DNA Repair

Demosponges have an efficient DNA excision repair system. They are able to repair DNA damage caused by genotoxins, e.g. benzo[a]pyrene (Zahn et al. 1983). The mechanisms of repair in sponges are similar to those found in higher Metazoa. We found that in G. cydonium the expression of a homologue of the human XPB/ERCC-3 excision repair gene is induced after exposure to UV radiation (Batel et al. 1998). In humans, the product of the XPB/ERCC-3 gene is involved in the early step of DNA excision repair (Sancar 1996a); it corrects the repair defect in xeroderma pigmentosum and in Cockayne's syndrome. The human XPB/ERCC-3 gene product is a helicase unwinding the DNA in the direction from the site of the lesion (Weeda et al. 1991). Laboratory studies revealed that after irradiation of G. cydonium with 30 or 100 mJ/cm2 UV-B light, a dose-dependent increase in the steady-state level of GCXPB occurs; values of up to 29-fold with respect to the controls which were kept in the dark have been determined. In parallel, the DNA integrity in the sponge samples was measured using Fast Micromethod. The data revealed that the degree of DNA strand breaks paralleled the increase in expression of the GCXPB gene (Batel et al. 1998).

(6-4) Photolyase

Sponges have not only an excision DNA repair system, but also a photolyase-based photoreactivating system. Two types of DNA photolyases have been found that cleave cyclobutane pyrimidine dimers (CPD): CPD photolyase and (6-4) photolyase (Sancar 1996b). The photolyases are part of the cryptochrome family and associated with the blue light photoreceptors (Kanai et al. 1997; Kobayashi et al. 2000). The photolyase of the hexactinellid sponge Aphrocallistes vastus was studied (Schröder et al. 2003). A cDNA was isolated from A. vastus, which comprises high sequence similarity to genes encoding the protostomian and deuterostomian (6-4) photolyases. The A. vastus sequence was assigned to the class I photolyases based on its high sequence similarity, especially within the N-terminal a/ß-domain and C-terminal helical domain. Using functional studies, we demonstrated that this gene codes for a photolyase-related protein. After transfection into the Escherichia coli SY2 strain, which is deficient in photoreversal activity for pyrimidine cyclobutane dimers (Kim and Sundin 2001), the sponge gene caused resistance of the bacteria to UV light (Fig. 10). Irradiation was performed with a UV-B lamp (peak at 312 nm). The UV-induced damage in the bacteria was almost completely repaired during the light-repair phase; at a dose of 0.2 J/m2 only a small reduction in the survival rate was seen (Fig. 10). A strong UV-B sensitivity was observed if the cells were transformed with the empty vector,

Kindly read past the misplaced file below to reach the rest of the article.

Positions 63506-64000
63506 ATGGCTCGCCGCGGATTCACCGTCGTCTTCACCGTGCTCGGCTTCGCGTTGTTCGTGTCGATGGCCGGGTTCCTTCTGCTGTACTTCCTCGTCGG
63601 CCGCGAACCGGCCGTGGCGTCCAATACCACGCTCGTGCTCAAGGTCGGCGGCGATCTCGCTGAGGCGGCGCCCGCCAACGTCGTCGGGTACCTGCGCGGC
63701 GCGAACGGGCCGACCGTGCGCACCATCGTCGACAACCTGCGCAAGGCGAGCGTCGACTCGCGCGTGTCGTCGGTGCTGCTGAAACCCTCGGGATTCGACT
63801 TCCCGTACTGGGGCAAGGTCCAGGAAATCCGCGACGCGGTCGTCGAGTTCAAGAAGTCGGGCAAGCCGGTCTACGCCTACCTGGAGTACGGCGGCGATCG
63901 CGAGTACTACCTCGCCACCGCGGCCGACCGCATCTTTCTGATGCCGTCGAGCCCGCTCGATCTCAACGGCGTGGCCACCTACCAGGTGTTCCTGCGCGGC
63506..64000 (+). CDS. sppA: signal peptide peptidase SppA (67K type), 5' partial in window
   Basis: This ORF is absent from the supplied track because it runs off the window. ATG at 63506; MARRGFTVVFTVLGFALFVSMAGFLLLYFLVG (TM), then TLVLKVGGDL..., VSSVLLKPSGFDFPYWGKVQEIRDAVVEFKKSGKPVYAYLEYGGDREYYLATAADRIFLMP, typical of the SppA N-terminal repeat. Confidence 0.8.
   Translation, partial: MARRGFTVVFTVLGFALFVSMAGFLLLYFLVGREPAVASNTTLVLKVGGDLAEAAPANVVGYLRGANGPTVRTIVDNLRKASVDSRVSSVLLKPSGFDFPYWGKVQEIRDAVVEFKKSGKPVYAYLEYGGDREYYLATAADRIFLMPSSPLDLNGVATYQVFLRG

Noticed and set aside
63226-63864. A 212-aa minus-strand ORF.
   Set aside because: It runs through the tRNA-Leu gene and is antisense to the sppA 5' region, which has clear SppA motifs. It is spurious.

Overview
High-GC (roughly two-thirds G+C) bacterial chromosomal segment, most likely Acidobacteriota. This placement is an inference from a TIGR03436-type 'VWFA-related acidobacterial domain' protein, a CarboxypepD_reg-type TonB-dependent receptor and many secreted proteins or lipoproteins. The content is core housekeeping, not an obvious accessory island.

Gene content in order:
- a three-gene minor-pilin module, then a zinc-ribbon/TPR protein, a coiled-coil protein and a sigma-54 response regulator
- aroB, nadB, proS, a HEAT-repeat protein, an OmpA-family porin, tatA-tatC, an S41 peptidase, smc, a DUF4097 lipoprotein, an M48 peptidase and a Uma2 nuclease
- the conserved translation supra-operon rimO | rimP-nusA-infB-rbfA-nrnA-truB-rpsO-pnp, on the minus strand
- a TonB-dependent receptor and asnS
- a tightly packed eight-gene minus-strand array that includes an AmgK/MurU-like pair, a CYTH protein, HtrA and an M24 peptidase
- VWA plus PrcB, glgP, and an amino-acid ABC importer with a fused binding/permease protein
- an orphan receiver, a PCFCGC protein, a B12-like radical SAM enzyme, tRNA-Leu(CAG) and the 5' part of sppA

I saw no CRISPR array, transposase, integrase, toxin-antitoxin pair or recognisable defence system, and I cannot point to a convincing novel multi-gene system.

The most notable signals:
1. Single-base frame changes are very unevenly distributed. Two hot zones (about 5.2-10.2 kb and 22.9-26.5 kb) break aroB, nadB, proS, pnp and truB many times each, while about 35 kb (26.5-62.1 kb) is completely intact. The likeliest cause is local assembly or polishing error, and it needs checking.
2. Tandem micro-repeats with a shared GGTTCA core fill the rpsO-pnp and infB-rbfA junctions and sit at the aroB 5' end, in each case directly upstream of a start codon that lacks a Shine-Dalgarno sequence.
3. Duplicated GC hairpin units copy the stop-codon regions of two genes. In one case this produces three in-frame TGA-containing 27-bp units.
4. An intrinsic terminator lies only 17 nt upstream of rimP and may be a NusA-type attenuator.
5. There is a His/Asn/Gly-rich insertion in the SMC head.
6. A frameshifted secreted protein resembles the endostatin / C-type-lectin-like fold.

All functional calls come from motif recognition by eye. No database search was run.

Fig. 10. Survival of E. coli strain SY2/pGEX (which does not have photolyase activity; open circles),E. coli SY2/pMS969 [complemented with the ph (6-4) photolyase gene from E. coli; solid squares), and E. coli SY2 carrying the A. vastus APHVAPH gene (solid triangles) after UV-B irradiation at doses between 0.5 and 2 J/m2. Following UV irradiation, photoreacti-vation was allowed to occur by irradiation of the bacteria for 1 h with a lamp emitting visible light (Translux EC halogen photocuring unit, 400 and 520 nm with a maximum at 480 nm; Heraeus Kulzer, Wehheim, Germany). Subsequently, the bacteria were incubated overnight at 26 °C. Survival rate, which is given in percent, was calculated on the basis of number of colonies formed. Mean ± SE (n=5)

irrespective of a post-treatment with light. The recombinant sponge protein bound to UV-modified DNA that contained thymine dimers, while it failed to bind to non-treated DNA, suggesting that the sponge gene displays thymidine dimer-repairing enzyme activity (Schröder et al. 2003).

The detrimental effects of increasing solar UV radiation on corals have been recognized for a long time (Jokiel 1980; Shick et al. 1996). Exposure to UV light has been implicated in the process of coral bleaching. In addition, UV-induced DNA damage in coral-reef microbial communities has been observed (Lyons et al. 1998). As a result of the increased UV exposure, a decrease in skeletal growth and an increase in larval production have been described (Jokiel and York 1982). Most of these studies did not distinguish between the effects of UV-A and UV-B, although the latter wavelengths are more affected by stratospheric ozone depletion.

Primmorphs from Dendronephthya klunzingeri were used to determine the effect of increasing exposure to UV-B and visible light (480 nm). The modified procedure was used to dissociate the coral cells and form primmorphs (Custodio et al. 1998; Müller et al. 1999). The results revealed that primmorphs irradiated with UV-B responded with an increased expression of HSP90 only if exposed to low levels of UV-B (Wiens et al. 2000; Ammar et al. 2001). After irradiation with 30 J/cm2 of UV-B, the primmorphs reacted with a 5.5-fold increase in HSP90 protein, compared with the controls, as revealed in Western blot experiments. Upregulation was observed following an increase in UV-B irradiation to 100 J/cm2, while at levels above 100 J/cm2 no

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